If you’re in an indoor space that does not have an HVAC system, there are still things that you can do to improve the quality of the air and dilute those little infectious particles. One would be to open doors and windows and get the outside air in. You can move air with fans. If you have a ceiling fan, you want to make sure that it draws air up and you want to make sure that you place fans so you don’t blow air onto people. The general idea is you place fans so they would draw the indoor air outside and the then fresh outdoor air can go outside. So you draw the stale contaminated air outside.

The other thing to keep in mind is filtration. Even if you don’t have an HVAC system with a filter, there are portable filters. Some of them are rated so you have to look at the rating, but if you pick an appropriate rating, you can also get some benefit from filtering the air. Remember you want to dilute it by getting outside air in, and you want to filter it by trying to remove what ever infection particles. Very important: Any time you’re indoors with someone outside your family, you wear a face covering.

What are your thoughts about how access to a safe COVID-19 vaccine should be prioritized, and how do we encourage residents to get vaccinated?

That is a very important issue regarding trust in the vaccine. It’s about access to the vaccine and then if the vaccine is available, making sure that those who need it get it. The vaccine will be distributed to us initially in very small amounts and we will need to distribute it based on priorities at the national and state level. The first priority is health care workers taking care of patients with COVID-19.

Once we have ample amounts of the vaccine, our challenge is going to be getting the population vaccinated. What is going to be important is to understand how the public feels about the vaccine. What are the barriers? Why are people hesitant? It’s not just having a vaccine, it’s ensuring that people can get it and will get it.

How does the health department balance medical issues such as increasing suicide rates, drug addiction rates, depression, delayed cancer treatments, increases in unreported child abuse, domestic violence, etc. when making COVID-19 decisions?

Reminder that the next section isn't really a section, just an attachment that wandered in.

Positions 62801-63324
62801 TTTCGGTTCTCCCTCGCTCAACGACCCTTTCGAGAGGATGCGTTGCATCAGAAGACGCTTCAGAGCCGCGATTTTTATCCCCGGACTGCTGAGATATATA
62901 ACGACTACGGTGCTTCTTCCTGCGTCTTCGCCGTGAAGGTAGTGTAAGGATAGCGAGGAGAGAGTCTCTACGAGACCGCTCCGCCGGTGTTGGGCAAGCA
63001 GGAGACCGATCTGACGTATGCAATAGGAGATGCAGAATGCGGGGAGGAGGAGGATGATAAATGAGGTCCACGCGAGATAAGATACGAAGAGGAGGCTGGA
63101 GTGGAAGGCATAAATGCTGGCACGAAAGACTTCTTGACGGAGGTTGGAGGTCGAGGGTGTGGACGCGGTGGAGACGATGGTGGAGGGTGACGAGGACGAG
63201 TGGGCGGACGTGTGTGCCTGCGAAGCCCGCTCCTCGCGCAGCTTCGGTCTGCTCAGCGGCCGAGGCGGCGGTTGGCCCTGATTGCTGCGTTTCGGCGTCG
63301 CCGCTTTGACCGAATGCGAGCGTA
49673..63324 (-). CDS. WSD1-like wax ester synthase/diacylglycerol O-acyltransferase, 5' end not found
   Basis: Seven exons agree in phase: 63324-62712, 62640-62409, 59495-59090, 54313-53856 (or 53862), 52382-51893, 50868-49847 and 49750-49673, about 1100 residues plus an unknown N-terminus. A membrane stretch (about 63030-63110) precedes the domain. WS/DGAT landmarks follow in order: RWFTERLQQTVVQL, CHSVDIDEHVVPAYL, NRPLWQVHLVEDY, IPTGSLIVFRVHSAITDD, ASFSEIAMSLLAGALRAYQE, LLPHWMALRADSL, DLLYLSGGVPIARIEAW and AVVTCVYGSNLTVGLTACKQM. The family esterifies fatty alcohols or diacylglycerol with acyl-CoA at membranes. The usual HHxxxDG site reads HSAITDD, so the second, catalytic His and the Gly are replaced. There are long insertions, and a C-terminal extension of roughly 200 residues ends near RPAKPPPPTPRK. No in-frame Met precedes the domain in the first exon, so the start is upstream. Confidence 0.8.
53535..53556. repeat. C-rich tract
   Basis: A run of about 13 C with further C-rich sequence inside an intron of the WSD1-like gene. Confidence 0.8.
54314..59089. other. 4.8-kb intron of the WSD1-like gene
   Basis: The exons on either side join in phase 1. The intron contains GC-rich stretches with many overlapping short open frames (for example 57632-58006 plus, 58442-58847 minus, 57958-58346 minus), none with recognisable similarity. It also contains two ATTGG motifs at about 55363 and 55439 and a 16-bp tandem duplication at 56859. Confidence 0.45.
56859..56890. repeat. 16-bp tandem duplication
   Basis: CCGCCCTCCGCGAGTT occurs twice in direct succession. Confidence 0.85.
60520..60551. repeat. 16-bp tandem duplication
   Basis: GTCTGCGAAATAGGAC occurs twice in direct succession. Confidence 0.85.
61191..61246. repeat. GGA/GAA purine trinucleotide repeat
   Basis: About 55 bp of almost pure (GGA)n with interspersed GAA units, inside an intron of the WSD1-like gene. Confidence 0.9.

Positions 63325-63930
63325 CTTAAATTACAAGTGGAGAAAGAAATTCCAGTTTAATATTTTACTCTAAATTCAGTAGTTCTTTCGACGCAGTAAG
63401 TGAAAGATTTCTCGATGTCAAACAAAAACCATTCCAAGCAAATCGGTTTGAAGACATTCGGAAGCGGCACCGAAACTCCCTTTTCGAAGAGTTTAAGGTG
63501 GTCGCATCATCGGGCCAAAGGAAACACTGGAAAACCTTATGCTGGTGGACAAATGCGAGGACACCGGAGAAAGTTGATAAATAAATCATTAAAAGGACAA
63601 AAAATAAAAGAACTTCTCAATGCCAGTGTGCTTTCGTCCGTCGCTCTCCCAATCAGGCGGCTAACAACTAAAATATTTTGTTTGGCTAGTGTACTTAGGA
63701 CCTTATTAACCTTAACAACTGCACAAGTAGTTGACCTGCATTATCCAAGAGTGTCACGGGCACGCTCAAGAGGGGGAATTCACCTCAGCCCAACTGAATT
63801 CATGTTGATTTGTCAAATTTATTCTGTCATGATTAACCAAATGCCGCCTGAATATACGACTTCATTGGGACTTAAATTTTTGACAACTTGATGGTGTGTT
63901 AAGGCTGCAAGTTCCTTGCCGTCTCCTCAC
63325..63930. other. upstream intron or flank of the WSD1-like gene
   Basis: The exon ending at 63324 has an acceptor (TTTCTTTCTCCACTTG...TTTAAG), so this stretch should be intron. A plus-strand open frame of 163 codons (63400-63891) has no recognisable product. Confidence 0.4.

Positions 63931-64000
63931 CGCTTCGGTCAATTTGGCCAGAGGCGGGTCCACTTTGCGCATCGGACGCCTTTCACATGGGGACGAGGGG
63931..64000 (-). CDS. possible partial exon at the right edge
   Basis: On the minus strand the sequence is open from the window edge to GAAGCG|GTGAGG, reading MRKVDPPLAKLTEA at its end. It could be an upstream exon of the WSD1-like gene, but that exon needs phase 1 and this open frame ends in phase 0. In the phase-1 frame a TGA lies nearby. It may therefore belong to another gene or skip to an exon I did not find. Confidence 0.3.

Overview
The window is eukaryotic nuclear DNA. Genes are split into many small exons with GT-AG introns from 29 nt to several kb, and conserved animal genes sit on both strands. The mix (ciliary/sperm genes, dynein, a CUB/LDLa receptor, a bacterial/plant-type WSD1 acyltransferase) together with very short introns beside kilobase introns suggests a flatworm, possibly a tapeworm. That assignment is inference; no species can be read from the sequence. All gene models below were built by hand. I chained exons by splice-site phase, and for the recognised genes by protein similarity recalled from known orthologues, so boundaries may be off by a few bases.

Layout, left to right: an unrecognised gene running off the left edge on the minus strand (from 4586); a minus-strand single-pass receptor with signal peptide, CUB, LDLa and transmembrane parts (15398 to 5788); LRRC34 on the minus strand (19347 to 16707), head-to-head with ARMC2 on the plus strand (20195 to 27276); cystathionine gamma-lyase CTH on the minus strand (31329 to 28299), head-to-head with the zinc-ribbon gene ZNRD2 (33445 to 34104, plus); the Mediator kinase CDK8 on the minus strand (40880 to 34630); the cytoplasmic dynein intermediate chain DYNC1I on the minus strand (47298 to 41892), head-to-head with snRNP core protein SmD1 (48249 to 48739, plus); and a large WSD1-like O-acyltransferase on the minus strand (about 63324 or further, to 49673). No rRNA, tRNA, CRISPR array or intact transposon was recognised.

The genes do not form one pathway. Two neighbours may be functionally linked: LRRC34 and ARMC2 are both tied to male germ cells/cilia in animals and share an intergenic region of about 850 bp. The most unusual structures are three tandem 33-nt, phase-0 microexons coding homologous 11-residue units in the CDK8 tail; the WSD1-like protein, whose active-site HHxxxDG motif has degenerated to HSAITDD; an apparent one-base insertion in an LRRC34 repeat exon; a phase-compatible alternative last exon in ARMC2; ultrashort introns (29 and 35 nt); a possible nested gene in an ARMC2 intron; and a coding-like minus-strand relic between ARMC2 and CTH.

There are so many various factors that impact our health and wellbeing. The implicit in your question is that we have seen elevation in those conditions, and actually in many cases we surprisingly haven’t. We do look at data across our county for non-COVID conditions to try to understand how the pandemic is impacting health. We look at our emergency medical service data for who is transported for things like a mental health crisis, a drug overdose or trauma, and those services actually decreased in March and April and then gradually came up and now they are back up to about where they were pre-shelter in place. Our suicide rates we follow very carefully, and they’re similar in 2020 to what we saw in 2017 through 2019.

Emergency department visits for anything related to anxiety, mood, depressive disorders and suicide attempts, those decreased after shelter-in-place, and they’re now back to pre-COVID levels but they’re not above pre-COVID levels. I know that’s surprising but that’s what our data show. In our county and many counties, we never closed any healthcare operations. It was available. We did that very, very intentionally. We didn’t want people to not access care for whatever healthcare need they had. During the earlier days in March and April we did see a decline in people accessing care. It was probably driven by fear of COVID.

The key to all of this is getting the pandemic under control and everything else really follows. Our primary focus is to protect our residents from hospitalizations and keep the general transmission levels (from COVID) as low as we possibly can.

When will our county have rapid testing available for people who need to work (i.e., 15-minute results)?

We’re looking at a lot of different antigen tests. None of them are perfect and they all have caveats. We’re actively looking for anything reliable and accurate. But none of them are accurate as PCR tests (molecular tests that detect the virus’s genetic material).

Our testing turnaround times have decreased quite a lot to 24 to 48 hours and we encourage everyone to go. All health care facilities are required to offer tests to many different groups so everyone should be able to go to their health care provider as well.

Watch the Q&A in full below.

Contact Madelyn Reese at [email protected] and follow her @MadelynGReese.